Mr. Cohen’s lawyers want to get the best possible deal for their client. So, although he may have given the government some information, he may not have given them everything he knows at this point. It’s very possible that his lawyers have given the government a bare-bones attorney proffer describing what Mr. Cohen knows so that the government has a sense of what he knows.

If what Mr. Cohen knows is helpful enough—or implicates an important defendant (cough cough)—then the government will have an incentive to sweeten the deal to get Mr. Cohen to cooperate further with them.

Mr. Davis has said that Mr. Cohen is “more than happy” to talk to prosecutors and has information about whether President Trump knew about the Russian hacking efforts to affect the 2016 election. That would be very useful information to the Special Counsel, particularly since the other people who have this information (Donald Jr., Jared, Ivanka) are extremely unlikely to spill the beans. (UPDATE: Mr. Davis has now backed away from this claim a bit.)

It’s clear that Mr. Cohen provided some cooperation before he entered into the plea deal. It surely was no surprise to the prosecutors that he said at the plea hearing that he paid Stormy Daniels at the direction of a candidate for federal office to influence the election. (If there was any doubt that the candidate was President Trump, Mr. Cohen’s lawyer Lanny Davis tweeted after the hearing to confirm that fact.)

Why, then, didn’t the plea agreement mention a cooperation deal? Or promise a 5K motion? Why does it instead say that there are no deals to request a downward departure?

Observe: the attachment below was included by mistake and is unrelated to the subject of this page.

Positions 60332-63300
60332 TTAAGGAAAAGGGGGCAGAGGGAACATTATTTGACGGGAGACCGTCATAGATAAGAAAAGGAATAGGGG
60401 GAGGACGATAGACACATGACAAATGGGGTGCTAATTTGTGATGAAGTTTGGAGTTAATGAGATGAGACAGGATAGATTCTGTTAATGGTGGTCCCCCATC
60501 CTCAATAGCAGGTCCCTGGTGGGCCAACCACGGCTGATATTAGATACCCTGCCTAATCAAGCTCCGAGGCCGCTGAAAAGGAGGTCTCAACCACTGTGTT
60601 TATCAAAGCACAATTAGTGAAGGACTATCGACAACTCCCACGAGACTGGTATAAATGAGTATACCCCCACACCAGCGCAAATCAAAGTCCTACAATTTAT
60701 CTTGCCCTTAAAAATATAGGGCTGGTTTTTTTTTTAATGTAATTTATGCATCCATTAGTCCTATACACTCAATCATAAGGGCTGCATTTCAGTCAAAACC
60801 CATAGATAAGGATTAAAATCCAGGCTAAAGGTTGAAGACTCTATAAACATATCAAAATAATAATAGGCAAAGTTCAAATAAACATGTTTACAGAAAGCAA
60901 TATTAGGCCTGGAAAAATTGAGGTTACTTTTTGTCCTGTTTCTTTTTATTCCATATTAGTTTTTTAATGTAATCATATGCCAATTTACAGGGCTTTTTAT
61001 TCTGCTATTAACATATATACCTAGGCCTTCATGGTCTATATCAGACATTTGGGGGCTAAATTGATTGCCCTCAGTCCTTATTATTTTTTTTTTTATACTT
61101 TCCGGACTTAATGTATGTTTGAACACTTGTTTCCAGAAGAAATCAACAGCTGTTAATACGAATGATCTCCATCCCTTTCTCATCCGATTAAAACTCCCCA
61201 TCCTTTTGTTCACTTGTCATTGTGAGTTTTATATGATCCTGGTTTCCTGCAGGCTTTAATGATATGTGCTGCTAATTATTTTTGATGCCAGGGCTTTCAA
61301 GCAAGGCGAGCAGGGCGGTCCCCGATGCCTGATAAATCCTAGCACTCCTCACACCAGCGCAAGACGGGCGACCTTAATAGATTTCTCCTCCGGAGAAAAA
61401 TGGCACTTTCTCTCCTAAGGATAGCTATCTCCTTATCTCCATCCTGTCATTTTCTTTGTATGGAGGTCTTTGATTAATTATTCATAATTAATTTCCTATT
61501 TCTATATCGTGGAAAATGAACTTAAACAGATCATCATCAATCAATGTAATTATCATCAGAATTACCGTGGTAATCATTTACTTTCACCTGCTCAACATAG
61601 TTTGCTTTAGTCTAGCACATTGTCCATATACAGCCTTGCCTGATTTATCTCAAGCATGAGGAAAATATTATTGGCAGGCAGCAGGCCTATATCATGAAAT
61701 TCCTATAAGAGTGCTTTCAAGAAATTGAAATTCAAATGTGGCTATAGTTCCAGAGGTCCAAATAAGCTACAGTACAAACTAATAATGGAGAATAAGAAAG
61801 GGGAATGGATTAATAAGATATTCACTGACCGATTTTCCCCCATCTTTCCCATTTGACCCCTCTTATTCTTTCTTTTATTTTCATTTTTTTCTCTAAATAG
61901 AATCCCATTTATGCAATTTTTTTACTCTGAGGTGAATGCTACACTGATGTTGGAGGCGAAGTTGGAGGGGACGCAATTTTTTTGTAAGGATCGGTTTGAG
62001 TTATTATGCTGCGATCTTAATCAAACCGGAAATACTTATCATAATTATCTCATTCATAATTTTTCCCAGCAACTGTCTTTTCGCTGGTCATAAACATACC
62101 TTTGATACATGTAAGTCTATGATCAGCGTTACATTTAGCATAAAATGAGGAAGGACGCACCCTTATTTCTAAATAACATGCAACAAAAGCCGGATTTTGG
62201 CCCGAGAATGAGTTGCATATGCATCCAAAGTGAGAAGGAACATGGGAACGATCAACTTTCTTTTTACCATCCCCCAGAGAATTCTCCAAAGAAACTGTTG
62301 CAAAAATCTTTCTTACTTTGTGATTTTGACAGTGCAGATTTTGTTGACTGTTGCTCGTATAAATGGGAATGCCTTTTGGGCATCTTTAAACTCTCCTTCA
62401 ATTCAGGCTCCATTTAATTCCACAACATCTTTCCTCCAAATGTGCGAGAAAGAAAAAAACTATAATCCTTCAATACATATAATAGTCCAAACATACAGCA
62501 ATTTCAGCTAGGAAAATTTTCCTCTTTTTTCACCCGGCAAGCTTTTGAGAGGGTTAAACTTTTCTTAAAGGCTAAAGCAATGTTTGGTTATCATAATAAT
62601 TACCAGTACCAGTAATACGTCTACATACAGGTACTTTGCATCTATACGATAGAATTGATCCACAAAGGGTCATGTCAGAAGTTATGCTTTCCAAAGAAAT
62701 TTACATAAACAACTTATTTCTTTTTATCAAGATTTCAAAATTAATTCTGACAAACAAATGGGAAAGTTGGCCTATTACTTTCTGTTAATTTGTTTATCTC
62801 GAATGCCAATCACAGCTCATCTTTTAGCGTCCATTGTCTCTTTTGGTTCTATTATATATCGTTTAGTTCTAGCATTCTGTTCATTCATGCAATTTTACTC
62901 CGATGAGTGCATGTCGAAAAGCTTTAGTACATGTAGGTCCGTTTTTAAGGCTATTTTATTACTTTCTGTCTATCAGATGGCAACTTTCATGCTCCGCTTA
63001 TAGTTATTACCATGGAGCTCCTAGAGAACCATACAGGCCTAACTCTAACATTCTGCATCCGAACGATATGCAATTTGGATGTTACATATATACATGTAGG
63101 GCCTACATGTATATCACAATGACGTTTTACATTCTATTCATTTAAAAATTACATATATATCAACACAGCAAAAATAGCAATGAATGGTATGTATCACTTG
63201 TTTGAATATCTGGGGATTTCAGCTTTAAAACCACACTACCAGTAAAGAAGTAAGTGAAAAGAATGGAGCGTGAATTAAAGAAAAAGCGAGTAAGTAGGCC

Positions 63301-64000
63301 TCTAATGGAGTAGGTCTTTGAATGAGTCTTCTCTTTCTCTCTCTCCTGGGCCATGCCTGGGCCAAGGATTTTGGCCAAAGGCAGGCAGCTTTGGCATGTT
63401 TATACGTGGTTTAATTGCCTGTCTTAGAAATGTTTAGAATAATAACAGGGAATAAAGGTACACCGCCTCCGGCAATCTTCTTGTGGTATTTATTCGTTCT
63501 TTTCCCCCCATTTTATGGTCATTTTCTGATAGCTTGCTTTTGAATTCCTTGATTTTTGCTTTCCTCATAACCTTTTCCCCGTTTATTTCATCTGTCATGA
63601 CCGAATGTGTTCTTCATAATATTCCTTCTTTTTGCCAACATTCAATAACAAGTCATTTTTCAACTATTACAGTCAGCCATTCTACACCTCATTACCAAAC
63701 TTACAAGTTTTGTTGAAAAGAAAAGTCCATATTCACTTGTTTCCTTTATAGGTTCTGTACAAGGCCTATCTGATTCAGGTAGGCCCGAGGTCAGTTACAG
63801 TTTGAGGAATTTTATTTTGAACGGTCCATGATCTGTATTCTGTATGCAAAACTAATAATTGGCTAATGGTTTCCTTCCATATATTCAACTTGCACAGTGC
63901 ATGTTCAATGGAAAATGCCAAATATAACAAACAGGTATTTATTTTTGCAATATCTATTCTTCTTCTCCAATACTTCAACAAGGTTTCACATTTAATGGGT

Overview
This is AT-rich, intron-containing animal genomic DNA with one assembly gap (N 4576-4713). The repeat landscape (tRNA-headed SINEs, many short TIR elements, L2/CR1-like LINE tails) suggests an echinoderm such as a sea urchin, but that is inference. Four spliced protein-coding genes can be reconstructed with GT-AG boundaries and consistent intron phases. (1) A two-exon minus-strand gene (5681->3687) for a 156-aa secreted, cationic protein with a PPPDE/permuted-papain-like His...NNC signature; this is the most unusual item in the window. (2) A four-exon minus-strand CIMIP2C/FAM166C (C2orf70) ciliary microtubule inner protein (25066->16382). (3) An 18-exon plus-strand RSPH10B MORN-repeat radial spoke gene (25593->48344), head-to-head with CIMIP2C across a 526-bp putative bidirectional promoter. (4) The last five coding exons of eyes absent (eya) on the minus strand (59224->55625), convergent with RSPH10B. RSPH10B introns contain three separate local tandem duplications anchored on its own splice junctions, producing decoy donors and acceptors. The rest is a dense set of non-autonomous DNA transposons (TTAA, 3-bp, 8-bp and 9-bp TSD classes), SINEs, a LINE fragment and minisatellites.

It may be that the SDNY was playing hardball. It’s an office known for an aggressive approach. They may have said that if he provided the cooperation they requested, they’d agree to this plea deal and nothing else. The itself deal took his cooperation into account, and they weren’t about to offer a departure from the agreed guidelines range as well.

Or, the prosecutors may have decided that Mr. Cohen would be the best witness for them at a future trial if he wasn’t subject to any cooperation deal. A government witness’ cooperation deal is the focus of any defense cross-examination since a witness whose sentence will be reduced by cooperating is biased to “cooperate” (i.e., to shade the facts in a way that is most helpful to the government).

Or, the government may have a very informal (and unwritten) agreement with the defense to make certain arguments at sentencing that would encourage the judge to sentence at the low end of the range. This option strikes me as unlikely since it would require a level of trust between the government and the defense that doesn’t usually exist.

Or, prosecutors may change their mind and file a 5K motion before the sentencing hearing scheduled for December 12. There is a lot of time between now and then for Mr. Cohen to provide more cooperation. Nothing stops them from agreeing to a new plea agreement. All the current plea deal says is that they don’t have a deal right now.
Plus ça change, and all that.

There’s at least one other option for cooperation credit here, particularly if Mr. Cohen actually has information about the Russian investigation that is the primary focus of the Mueller investigation. But you’ll just have to wait until next week to find out.

Published by Kropf Moseley